At the inaugural FIBA Under-17 World Championship, the Canadian Men’s National Team accomplished what few before it had ever done – earn a medal at an international event.
The bronze medal performance is a clear indication Canadian basketball is on the rise on the world stage and should be a force to be reckoned with in the future.
Some of the youngsters who could carry the torch for Canuck hoops are already highly touted prospects south of the border. Considering the recent trend of home grown talent migrating for greener pastures in the United States, the return of some of these prep school standouts has improved the quality of basketball on the national level.
Not all of Canada’s best young players have made the trip state-side, but by no means has that created a disparity between talents. Many resident Canadian players have garnered the same attention as their expatriate peers. In the coming years, Canadians seen playing basketball at a high level is sure to increase. Here are some names to look for:
Cory Joseph, 6-foot-3, Point Guard – Joseph has impressed NCAA recruiters with his stellar play at Findlay Prep in Nevada for the past two seasons and will be taking his skills to the University of Texas this fall. Joseph’s court awareness and shooting range make him one of the top point guard recruits in all of North America. The only thing holding him back from super stardom could be his athleticism, but what he lacks in explosiveness he’ll make up in the only way he knows how – winning. In two seasons with Findlay, Prep Joseph led it to an impressive 62-2 record, collecting two national titles along the way, this after winning a provincial title with Pickering High School in Ajax, Ontario.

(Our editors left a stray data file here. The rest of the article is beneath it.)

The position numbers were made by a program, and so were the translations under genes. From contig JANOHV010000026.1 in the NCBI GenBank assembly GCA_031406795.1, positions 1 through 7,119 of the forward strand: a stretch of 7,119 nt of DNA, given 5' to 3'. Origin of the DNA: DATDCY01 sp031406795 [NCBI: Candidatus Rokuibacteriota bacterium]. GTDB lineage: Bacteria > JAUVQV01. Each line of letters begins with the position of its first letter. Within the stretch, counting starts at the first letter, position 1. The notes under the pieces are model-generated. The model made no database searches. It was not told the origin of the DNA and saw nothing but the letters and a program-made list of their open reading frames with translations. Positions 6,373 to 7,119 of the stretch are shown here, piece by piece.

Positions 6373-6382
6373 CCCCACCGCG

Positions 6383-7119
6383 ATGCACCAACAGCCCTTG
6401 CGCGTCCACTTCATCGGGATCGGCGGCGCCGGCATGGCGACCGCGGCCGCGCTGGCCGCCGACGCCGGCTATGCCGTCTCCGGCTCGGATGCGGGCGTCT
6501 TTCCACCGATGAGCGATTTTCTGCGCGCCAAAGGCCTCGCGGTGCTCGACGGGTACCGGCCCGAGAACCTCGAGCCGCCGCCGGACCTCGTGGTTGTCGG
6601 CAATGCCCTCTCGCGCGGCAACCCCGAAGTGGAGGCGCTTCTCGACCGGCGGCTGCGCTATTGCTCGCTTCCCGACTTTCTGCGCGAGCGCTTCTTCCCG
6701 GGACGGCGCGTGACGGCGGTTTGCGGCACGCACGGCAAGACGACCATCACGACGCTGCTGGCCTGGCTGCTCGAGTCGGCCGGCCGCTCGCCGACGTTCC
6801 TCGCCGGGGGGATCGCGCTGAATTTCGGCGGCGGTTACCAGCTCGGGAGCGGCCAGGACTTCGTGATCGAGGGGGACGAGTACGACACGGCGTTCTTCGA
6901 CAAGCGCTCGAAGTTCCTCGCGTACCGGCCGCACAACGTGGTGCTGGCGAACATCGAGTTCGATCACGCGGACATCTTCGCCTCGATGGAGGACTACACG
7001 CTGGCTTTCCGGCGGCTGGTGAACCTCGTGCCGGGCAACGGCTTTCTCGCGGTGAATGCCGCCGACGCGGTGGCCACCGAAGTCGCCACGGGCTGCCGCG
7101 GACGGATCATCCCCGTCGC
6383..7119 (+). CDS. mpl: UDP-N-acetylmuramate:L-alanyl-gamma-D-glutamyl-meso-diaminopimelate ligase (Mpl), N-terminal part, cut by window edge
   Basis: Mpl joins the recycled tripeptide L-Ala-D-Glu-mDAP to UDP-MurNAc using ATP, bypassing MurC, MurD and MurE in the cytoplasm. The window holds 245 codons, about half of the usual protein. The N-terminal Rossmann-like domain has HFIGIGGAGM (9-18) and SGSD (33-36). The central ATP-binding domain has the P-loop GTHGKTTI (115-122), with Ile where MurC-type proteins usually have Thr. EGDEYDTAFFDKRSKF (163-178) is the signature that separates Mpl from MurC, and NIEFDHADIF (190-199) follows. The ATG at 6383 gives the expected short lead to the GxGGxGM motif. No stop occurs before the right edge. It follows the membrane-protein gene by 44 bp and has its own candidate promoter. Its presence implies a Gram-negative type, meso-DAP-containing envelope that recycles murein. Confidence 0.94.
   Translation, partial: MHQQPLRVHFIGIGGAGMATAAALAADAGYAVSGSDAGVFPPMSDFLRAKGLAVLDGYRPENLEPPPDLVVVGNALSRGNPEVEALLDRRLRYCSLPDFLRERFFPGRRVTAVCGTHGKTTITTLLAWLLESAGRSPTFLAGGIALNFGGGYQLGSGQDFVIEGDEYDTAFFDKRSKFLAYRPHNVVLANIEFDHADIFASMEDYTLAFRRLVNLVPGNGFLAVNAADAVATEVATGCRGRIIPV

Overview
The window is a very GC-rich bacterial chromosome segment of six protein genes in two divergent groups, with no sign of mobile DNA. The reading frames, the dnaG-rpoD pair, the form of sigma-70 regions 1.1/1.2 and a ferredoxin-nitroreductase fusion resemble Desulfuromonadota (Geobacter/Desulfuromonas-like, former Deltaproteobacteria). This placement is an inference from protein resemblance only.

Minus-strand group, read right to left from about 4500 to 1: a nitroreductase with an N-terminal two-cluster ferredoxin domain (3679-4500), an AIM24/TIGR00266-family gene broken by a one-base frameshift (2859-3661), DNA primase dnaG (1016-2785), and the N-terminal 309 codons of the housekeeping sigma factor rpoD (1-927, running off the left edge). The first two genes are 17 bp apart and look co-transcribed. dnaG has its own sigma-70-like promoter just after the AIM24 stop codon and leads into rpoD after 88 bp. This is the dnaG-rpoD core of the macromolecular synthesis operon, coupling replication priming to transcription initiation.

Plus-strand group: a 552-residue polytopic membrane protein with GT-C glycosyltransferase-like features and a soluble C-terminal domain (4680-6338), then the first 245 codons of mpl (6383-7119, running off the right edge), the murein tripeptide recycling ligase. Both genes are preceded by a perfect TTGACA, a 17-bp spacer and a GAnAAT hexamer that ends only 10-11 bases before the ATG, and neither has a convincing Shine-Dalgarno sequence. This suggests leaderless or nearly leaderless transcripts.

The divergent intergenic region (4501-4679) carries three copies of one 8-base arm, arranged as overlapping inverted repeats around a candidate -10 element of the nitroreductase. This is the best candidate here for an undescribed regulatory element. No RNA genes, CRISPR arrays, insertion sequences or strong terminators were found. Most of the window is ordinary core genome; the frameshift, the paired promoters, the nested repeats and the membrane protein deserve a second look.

It’s a foregone conclusion that Joseph will be a major part of the junior team before making an impact on the senior level.
Duane Notice, 6-2, Guard – Being one of the youngest players on the cadet U-17 team, Notice has been in the spotlight since his freshman year when he averaged 30 points and eight assists per game for the St. Michael’s College School Blue Raider Varsity team in Toronto. His athleticism and versatility have made Notice a hot commodity, earning himself an invite to the Jordan Brand Classic at Madison Square Garden in New York. Getting chosen wasn’t enough for the Woodbridge native as he took home MVP honors for the event. The 15-year-old has expressed his desire to remain in Canada for high school and will undoubtedly be part of Canada basketball for years to come.
Tristan Thompson, 6-9, Power Forward – Thompson has been an intriguing prospect for some time now as he is a unique combination of size and athleticism. He is already being touted as a first-round NBA draft pick and his freshman year at Texas will definitely aid his progression. Having played alongside Joseph the past two years at Findlay Prep, the Brampton native will continue to develop with his countrymen as he is the second piece in what Canada basketball hopes to become a star-studded tandem.